In an unrelenting quest to understanding the history of the United States, one obscure name comes to mind, Thomas Paine. Paine helped establish the meaning of democracy and the "united" in United States. His two monumental works, COMMON SENSE AND RIGHTS OF MAN, provided the philosophical and rhetorical building blocks that the founding fathers, such as Thomas Jefferson and Benjamin Franklin, et al., would emulate with the writing of the Declaration of Independence and the Bill of Rights. Many take for granted the origins of freedom and democracy in the United States, and as with many school history textbooks depict, Paine merely appears in a paragraph or two, and quickly disappears to historical oblivion.

Nevertheless, when one reads COMMON SENSE AND RIGHTS OF MAN: AND OTHER ESSENTIAL WRITINGS OF THOMAS PAINE, there will be no doubt how significant his philosophical and political writings transformed the political structure of the colonies. Although this may sound somewhat romanticized, Paine's words ignited the energy for the colonists to free themselves from the tyrannical-monarchical leadership of England's King George III. With all the talk of Paine being a founding father, he may also be considered the father of revolution, American Revolution and French Revolution, and human rights. Without the inspiration from his friend Edmund Burke, author of REFLECTIONS ON THE REVOLUTION IN FRANCE, Paine may not have been able to write the pamphlet Rights of Man. Indeed, his power of the written word translated to revolutionary action, and Jeffersonian ideology.

In clear and no nonsense language, Paine's perspective of the state of the colonies are elaborately told in COMMON SENSE.
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104 of 110 people found the following review helpful By A Customer on September 16, 1999
Format: Paperback
I read the other reviews and while I agree with them, I must add that this book is more than history. I remember reading Paine's critique of the English government being "so exceedingly complex" that when a problem developed, politicians would fight for years deciding whose fault it was. Finally, when they would try to solve the problem, everyone had a different solution. I thought I was reading an editorial from USNews. I was amazed that many problems that incited the colonies to revolt are now present in our new government. Read this as more than great history. Read it as political science, and public commentary.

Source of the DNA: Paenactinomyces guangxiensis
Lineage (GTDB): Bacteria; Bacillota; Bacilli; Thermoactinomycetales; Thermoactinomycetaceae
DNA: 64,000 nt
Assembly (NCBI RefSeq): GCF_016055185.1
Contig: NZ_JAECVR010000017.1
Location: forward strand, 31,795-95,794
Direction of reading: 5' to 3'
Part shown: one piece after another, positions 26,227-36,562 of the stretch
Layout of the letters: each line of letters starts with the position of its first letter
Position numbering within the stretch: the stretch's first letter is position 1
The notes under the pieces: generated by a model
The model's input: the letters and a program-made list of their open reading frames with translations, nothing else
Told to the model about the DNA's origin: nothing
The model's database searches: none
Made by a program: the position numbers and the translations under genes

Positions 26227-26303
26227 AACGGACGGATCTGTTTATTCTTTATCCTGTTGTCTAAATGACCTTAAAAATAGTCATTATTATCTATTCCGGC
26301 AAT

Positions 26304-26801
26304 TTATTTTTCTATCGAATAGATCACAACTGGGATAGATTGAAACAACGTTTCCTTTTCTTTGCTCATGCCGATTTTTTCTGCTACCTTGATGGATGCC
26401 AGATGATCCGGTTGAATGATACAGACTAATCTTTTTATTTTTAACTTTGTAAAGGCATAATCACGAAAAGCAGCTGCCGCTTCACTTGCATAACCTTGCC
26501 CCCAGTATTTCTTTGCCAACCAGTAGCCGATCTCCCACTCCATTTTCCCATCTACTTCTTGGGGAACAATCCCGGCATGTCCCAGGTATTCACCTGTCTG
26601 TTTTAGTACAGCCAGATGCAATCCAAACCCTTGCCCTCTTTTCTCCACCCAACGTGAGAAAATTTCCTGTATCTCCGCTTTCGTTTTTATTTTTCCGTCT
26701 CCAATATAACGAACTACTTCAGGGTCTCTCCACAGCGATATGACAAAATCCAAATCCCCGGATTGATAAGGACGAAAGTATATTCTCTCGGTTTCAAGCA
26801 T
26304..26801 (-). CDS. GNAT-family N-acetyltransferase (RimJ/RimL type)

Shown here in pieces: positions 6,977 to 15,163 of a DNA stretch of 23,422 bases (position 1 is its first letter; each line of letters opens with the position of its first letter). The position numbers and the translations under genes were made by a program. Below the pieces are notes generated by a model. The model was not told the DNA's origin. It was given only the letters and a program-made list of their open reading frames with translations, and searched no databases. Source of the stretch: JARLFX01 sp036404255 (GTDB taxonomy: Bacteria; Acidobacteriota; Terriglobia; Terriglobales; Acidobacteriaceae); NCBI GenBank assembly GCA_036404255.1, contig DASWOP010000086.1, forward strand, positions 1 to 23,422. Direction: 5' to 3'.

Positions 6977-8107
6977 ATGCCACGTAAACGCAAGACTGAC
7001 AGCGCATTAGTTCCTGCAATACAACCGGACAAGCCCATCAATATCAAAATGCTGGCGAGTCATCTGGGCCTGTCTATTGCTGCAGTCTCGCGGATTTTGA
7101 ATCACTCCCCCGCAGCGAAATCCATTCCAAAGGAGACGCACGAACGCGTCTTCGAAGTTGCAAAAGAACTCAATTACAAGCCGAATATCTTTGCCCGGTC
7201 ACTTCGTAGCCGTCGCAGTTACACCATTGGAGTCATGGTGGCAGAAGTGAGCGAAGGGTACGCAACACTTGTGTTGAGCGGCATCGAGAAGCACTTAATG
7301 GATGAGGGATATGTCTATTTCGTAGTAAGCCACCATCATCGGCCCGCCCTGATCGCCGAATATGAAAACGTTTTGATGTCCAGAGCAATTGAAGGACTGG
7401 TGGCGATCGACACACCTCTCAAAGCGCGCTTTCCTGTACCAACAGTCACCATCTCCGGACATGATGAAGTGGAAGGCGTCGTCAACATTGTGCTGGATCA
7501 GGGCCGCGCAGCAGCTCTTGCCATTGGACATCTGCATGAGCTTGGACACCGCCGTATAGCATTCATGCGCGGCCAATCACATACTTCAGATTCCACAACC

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46 of 48 people found the following review helpful By Alexander Rayden on May 15, 2006
Format: Paperback
Over two hundred years after its initial publication, Thomas Paine's `Common Sense' is one of the most influential pamphlets ever written in the English language. Along with Jefferson's Declaration of Independence (1776), Harriet Beecher Stowe's `Uncle Tom's Cabin' (1851-1852), and Lincoln's Gettysburg Address (1863), Paine's `Common Sense' can claim to be one of the first works to have instantly captured and then so permanently held the national imagination. `Common Sense', fiercely surpassed colonial newspaper circulations of the time by reaching a record breaking figure of 120,000 - 150,000 copies solely in its first year eventually culminating in a fifth of the adult American population to have either read Common Sense or to have had it read to them during the course of the Revolution. Paine can profess to have had the first ever American best-seller.

`Common Sense' addresses a people that were divided over the question of independence and in it Paine strongly attacks the virtue of a connection with England and presents an emphatic argument for immediate separation. Paine incorporated both a secular and religious argument for independence, thus freeing himself of any erroneous description that he was a Lockean liberal in the Hartzian mold and that Common Sense was simply a bourgeois manifesto. Paine was very much an original thinker among the Enlightenment philosophers and his unparalleled prescription for a new form of government, a united American Republic, and the manner in which it should be conducted were central to the American political vision that emerged during and immediately after the revolution.

[Part of the above review is taken from; "Common Sense?" by Alexander Rayden. Copyright 2006, All Rights Reserved]
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Common Sense (Dover Thrift Editions)